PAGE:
What do you get from a Barrel of Oil?

From gasoline or diesel to food industry products through plastics, black gold goes from being a vicious and crude liquid to a wide variety of products, and its standard measure, the barrel, is a basic indicator for the world economy.

Very Business and Economy

Oil is used to produce many things: Gasoline, plastic, gases used in vital industrial processes to maintain the standard of living to which we are accustomed, and various chemical agents. It is true that many of these things could be achieved through other methods, but these would still be much more expensive than traditional crude oil extraction. How does oil become a product of daily use? And how does crude become in all that list of products that wew1eqzef mentioned at the beginning? By way of refining. In refineries, oil is subjected to changes in temperature and pressure to extract useful components from it.

The first step is to heat it in large towers until it reaches a very high temperature; this is what is known as distillation. This ensures that the heavier materials, such as bitumen and lubricants, remain in the lower part of the tower, while gasoline and gases, much lighter, rise. It should also be taken into account that crude has different densities and chemical components depending on its origin. Refineries are prepared to adjust their processes based on the type of oil, and it’s the most important thing to know the price of a barrel of oil.

What Products Come out of a Barrel of Crude Oil?

Crude oil, made up of a mixture of hydrocarbons, must be treated to separate its components and obtain various by-products. This separation is achieved by a fractional distillation based on heat and pressure. Each barrel of Brent crude contains 159 liters (42 gallons) and it comes from gasoline and diesel to products for the food industry.

According to the Organization of Petroleum Producers and Exporters (OPEC), 94.5 million barrels of oil are traded every day in the world. About 50% of this crude is used to manufacture gasoline, diesel, and derivatives, which are used to power the more than 1.1 billion vehicles that run on petroleum derivatives.

From a barrel of crude oil, between 56.7 and 66.2 liters of commercial gasoline are extracted. The growing demand for gasoline makes that obtained by distillation insufficient.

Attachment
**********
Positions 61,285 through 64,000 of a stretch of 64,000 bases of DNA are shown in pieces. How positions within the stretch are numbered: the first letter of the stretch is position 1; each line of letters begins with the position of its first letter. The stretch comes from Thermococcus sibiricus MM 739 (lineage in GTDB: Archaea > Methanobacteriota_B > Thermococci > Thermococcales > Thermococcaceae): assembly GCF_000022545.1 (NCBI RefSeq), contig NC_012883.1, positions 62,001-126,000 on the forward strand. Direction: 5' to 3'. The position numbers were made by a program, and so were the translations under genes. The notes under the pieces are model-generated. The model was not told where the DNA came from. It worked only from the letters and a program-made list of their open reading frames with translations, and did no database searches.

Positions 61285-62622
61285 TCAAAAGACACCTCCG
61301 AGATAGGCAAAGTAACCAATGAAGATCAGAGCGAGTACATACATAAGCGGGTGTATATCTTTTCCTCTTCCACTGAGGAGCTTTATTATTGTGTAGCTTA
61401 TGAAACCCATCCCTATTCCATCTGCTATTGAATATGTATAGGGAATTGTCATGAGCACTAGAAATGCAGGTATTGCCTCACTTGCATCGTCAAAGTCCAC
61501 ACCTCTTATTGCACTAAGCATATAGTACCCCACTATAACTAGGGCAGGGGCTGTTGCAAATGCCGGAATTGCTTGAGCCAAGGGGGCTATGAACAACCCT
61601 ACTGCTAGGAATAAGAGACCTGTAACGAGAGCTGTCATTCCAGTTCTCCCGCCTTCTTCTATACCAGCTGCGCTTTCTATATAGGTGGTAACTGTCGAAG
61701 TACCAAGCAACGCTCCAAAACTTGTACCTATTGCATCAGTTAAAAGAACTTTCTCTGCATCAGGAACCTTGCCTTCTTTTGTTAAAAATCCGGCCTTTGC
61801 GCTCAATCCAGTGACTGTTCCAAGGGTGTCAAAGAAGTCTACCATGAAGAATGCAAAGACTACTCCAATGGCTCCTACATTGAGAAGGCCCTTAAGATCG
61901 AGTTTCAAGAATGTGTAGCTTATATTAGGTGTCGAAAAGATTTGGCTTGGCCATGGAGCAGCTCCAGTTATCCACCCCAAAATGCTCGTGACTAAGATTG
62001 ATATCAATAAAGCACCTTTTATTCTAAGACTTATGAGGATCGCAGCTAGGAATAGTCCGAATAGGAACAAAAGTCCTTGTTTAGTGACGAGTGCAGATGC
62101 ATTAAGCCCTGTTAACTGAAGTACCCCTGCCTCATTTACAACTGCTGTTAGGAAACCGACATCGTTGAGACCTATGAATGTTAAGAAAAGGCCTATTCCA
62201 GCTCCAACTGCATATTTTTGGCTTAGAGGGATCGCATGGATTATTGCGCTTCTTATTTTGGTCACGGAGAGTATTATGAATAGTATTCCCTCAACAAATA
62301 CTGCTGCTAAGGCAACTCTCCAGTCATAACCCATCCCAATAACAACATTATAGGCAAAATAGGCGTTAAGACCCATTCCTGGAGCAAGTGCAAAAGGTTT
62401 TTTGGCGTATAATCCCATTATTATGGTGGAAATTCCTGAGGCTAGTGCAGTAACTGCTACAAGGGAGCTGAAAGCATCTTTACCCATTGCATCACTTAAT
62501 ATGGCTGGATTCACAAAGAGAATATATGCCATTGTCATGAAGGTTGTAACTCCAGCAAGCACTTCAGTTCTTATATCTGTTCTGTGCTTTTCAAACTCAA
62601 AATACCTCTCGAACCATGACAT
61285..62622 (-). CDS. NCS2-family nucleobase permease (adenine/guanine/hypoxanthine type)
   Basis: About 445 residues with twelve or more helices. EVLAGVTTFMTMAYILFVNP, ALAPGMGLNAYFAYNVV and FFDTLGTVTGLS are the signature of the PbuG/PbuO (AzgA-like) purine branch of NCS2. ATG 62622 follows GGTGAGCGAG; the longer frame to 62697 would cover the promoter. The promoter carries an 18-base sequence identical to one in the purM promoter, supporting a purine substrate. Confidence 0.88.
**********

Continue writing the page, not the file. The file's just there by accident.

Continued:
From a Barrel of Crude come out:

  • Diesel (46.1%): Obtained from the atmospheric distillation of oil at between 200ºC and 380ºC and is heavier than kerosene. It is used as a fuel for heaters and in diesel engines.
  • Bitumen (11.2%): It is used in the production of asphalt and as a sealing material in the construction industry.
  • Gasoline (10.8%): This mixture of relatively volatile hydrocarbons is enriched with additives and is the basis for the operation of internal combustion engines.
  • Naphtha (10%): Obtained by direct distillation of crude oil at between 35ºC and 175ºC. They are used primarily as an ingredient in the manufacture of higher-octane gasoline and as an industrial solvent.
  • Kerosene (6.1%): Fuel for cooking, lighting, refrigeration equipment, and engines. After special refining, it is used in jet and turboprop engines.
  • Fuel oil (3.1%): Includes all heavy products. It usually powers boilers, power plants, and ships.
  • Gases (1.8%): For domestic consumption: cooking, heating. They are also widely used in various industrial processes.
  • Lubricants (0.5%): They play a fundamental role, as they prevent continuous contact between moving parts of a machine from causing friction problems.
  • Others (10.4%): Used to create fertilizers and plastics, as well as for the food, pharmaceutical, chemical, and textile industries, among others.

What is the Barrel of Brent?

The name of the best-known type of oil in Europe comes from an oil field of the same name located in the North Sea, named after a dark-colored goose called Brent goose in English.

The deposits of European black gold are next to the Scottish islands of Shetland and despite the fact that they extracted nearly 400,000 barrels a day in the 1980s, at the moment they barely extract 1,000 a day.

Despite not being the oil with the highest calorific value and the United States being guided by the price of West Texas Intermediate, or simply Texas, its value is what sets the price of other crude oils that come from the Middle East, Africa, and Europe.